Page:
Hubble data reveals new class of exoplanet

A transit of a planet in front of its star has revealed a water-covered world with a thick, steamy atmosphere.

Scientists announced today (February 21, 2012) that observations from the Hubble Space Telescope have revealed a new class of exoplanet: a water-covered planet with a thick, steamy atmosphere. The planet is about 2.7 times Earth’s diameter and weighs almost seven times as much.

Zachory Berta of the Harvard-Smithsonian Center for Astrophysics (CfA) in Massachusetts and his international team used Hubble’s Wide Field Camera 3 to observe the planet – which astronomers call GJ 1214b. GJ 1214b was first discovered in 2009.

Artist’s concept of a red dwarf star, perhaps much like the one orbited closely by GJ 1214b.

GJ 1214b orbits a red dwarf star, a smallish class of stars about half the size of our sun and having a surface temperature less than 4,000 Kelvin. In contrast, our own sun’s temperature is 5,775 Kelvin. The planet orbits this coolish star at a distance of 1.3 million miles (in contrast to Earth’s average 93 million miles).

So although the star is cooler than our sun, the planet is hot! Its temperature is estimated at around 450 degrees F (232 C).

CfA’s ground-based MEarth Project originally discovered this planet in 2009. In 2010, CfA’s Jacob Bean and his team reported that they had observed the planet’s atmosphere and that the atmosphere was likely composed mainly of water. At that time, they couldn’t confirm the finding, as the data might also be interpreted as a planet-covering haze.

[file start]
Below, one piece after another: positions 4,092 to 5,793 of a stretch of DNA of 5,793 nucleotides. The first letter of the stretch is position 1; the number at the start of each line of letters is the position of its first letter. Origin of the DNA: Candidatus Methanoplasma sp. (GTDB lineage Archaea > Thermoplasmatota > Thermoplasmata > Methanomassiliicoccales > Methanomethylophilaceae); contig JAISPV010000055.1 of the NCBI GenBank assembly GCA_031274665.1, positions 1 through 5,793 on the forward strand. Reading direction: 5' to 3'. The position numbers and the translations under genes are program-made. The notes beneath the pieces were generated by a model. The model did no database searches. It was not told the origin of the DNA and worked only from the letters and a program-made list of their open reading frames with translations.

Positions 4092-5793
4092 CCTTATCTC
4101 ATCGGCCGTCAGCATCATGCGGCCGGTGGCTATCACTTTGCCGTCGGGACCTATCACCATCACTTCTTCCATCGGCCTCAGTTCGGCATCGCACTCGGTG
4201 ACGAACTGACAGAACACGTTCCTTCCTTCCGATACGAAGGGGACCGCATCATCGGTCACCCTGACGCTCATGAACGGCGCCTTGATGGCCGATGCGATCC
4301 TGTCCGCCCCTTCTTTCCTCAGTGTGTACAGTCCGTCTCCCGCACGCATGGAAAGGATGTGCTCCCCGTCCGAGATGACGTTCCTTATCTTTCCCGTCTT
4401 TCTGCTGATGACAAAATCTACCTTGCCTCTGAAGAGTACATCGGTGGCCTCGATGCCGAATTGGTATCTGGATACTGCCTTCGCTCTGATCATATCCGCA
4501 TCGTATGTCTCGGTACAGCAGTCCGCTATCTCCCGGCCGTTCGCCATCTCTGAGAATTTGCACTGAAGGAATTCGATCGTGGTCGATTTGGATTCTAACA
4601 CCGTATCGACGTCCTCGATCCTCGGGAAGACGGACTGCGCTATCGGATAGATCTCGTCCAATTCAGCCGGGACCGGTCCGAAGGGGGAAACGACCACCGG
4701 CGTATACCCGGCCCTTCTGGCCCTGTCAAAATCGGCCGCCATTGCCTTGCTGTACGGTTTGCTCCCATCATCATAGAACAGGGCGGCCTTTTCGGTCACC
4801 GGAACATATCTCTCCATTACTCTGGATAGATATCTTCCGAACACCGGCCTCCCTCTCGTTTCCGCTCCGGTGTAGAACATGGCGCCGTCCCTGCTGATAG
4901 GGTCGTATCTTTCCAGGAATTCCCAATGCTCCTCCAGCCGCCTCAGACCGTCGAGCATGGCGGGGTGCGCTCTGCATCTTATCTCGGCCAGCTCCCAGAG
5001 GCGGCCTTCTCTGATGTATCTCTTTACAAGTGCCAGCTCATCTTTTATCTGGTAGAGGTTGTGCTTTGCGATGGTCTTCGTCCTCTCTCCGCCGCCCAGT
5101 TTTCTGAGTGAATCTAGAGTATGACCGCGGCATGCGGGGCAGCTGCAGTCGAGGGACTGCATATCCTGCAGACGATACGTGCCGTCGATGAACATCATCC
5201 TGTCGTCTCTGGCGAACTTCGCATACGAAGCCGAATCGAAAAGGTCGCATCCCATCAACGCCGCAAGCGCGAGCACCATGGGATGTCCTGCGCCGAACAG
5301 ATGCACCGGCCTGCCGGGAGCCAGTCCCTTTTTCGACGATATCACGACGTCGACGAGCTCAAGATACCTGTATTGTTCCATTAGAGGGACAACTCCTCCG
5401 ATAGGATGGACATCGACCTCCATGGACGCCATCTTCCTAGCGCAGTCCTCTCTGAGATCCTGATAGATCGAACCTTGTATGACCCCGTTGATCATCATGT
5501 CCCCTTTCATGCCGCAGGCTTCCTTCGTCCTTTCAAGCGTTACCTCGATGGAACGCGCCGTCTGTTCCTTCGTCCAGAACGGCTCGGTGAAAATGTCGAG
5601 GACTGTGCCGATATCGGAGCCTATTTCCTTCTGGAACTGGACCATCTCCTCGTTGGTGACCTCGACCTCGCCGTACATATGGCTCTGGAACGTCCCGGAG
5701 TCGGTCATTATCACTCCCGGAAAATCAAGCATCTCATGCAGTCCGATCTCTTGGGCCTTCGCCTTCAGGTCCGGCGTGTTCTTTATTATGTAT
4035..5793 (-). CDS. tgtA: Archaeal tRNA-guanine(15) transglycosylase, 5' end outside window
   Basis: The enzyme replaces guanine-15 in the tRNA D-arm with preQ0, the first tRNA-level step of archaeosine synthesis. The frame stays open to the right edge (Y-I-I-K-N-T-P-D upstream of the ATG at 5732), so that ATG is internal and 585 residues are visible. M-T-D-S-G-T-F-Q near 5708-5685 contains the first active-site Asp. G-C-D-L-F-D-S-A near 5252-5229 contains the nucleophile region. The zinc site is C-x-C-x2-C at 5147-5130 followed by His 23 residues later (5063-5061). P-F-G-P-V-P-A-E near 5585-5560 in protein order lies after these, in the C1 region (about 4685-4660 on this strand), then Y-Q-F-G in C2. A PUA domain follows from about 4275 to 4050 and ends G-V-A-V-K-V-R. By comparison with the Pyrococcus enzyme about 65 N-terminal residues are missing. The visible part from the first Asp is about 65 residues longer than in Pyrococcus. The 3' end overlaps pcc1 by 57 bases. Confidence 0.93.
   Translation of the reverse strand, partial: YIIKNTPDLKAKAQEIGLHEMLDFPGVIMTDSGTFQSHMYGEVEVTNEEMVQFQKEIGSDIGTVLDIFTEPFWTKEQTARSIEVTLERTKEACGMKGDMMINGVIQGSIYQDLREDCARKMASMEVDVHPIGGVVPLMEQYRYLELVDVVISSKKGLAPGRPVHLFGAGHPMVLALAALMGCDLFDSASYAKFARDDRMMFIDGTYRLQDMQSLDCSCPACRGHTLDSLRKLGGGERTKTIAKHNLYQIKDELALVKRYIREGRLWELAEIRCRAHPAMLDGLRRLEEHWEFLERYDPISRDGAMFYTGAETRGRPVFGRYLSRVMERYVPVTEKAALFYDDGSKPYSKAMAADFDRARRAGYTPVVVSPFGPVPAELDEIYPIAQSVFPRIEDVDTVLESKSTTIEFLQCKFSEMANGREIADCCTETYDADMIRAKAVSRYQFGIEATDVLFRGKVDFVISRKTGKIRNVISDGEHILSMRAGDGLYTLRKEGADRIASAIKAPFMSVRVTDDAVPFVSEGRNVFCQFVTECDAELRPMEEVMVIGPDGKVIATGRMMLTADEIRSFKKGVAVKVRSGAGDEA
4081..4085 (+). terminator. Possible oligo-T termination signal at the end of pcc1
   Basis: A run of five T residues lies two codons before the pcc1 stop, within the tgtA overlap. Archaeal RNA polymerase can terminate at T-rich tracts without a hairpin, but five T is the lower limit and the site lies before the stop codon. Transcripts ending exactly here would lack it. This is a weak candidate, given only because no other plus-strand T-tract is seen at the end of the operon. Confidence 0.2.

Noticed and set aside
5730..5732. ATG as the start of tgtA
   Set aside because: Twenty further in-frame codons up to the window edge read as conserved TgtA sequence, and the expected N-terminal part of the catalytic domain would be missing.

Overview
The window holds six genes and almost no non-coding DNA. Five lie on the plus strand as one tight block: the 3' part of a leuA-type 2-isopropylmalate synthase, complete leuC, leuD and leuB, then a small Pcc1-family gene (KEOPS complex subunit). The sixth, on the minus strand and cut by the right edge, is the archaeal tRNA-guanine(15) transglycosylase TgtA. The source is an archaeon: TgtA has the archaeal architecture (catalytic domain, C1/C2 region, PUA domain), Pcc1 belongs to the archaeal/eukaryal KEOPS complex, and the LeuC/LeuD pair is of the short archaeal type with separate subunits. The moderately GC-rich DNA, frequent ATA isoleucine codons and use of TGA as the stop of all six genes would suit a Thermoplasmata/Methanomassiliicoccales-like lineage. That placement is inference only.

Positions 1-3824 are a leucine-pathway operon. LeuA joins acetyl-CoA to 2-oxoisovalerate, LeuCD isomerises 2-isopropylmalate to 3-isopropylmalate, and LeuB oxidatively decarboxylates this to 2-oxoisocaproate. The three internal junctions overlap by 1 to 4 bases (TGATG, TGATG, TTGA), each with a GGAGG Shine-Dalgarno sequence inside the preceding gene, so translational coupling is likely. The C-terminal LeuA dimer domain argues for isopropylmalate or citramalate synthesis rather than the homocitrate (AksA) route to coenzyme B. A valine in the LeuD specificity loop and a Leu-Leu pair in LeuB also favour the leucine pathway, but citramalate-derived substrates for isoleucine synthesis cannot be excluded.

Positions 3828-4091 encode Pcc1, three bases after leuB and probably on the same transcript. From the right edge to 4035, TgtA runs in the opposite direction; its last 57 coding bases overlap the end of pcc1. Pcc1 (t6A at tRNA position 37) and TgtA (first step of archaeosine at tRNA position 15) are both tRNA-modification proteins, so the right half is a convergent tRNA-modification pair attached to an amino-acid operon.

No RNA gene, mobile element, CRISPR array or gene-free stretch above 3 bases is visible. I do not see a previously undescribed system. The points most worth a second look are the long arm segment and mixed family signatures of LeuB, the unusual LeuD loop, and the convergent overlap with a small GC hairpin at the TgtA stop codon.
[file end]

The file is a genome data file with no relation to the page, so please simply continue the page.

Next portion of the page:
Transit of Venus on June 8, 2004. A transit of the planet GJ 1214b in front of its red dwarf star revealed new information to astronomers. Image Credit: Wikimedia Commons

But more recently Berta and his team were able to use Hubble to analyze light from the planet’s star as that starlight was seen through the planet’s atmosphere during a transit of the planet in front of its star as seen from our earthly vantage point. Like the transit of Venus across our sun’s face coming up in June 2012, transits can reveal information previously unknown to astronomers. In the case of GJ 1214b transiting across the face of its cool red dwarf star, the transit revealed a spectrum that strongly suggests a thick atmosphere of water vapor.

Using GJ 1214b’s mass and size, the team calculated its density to be about two grams per cubic centimeter, compared to Earth’s 5.5 grams per cubic centimeter and water’s one gram per cubic centimeter. The comparison suggests a blue planet much more watery and much less rocky than our own.

In a press release, Berta said:

GJ 1214b is like no planet we know of. A huge fraction of its mass is made up of water . . . The high temperatures and high pressures would form exotic materials like “hot ice” or
“superfluid water” – substances that are completely alien to our everyday experience.

Artist’s concept of GJ 1214b orbiting its star. Image Credit: NASA, ESA, and D. Aguilar (Harvard-Smithsonian Center for Astrophysics)

Click here to expand image above

GJ 1214b is located 40 light-years from Earth, a relatively small distance, making it an excellent candidate for study by the James Webb Space Telescope, which is expected to launch in 2018. The Webb will use infrared to study, among other things, the atmospheric composition of exoplanets, in the hopes of finding planets that could potentially harbor life.

Bottom line: On February 21, 2012, scientists announced that observations from the Hubble Space Telescope have revealed a water-covered exoplanet with a thick, steamy atmosphere. The planet, called GJ 1214b, is about 2.7 times Earth’s diameter and weighs almost seven times as much. A transit of the planet in front of its red dwarf star allowed scientists to draw conclusions about it.

Last transit of Venus in 21st century will happen in June 2012.

Laura Dattaro

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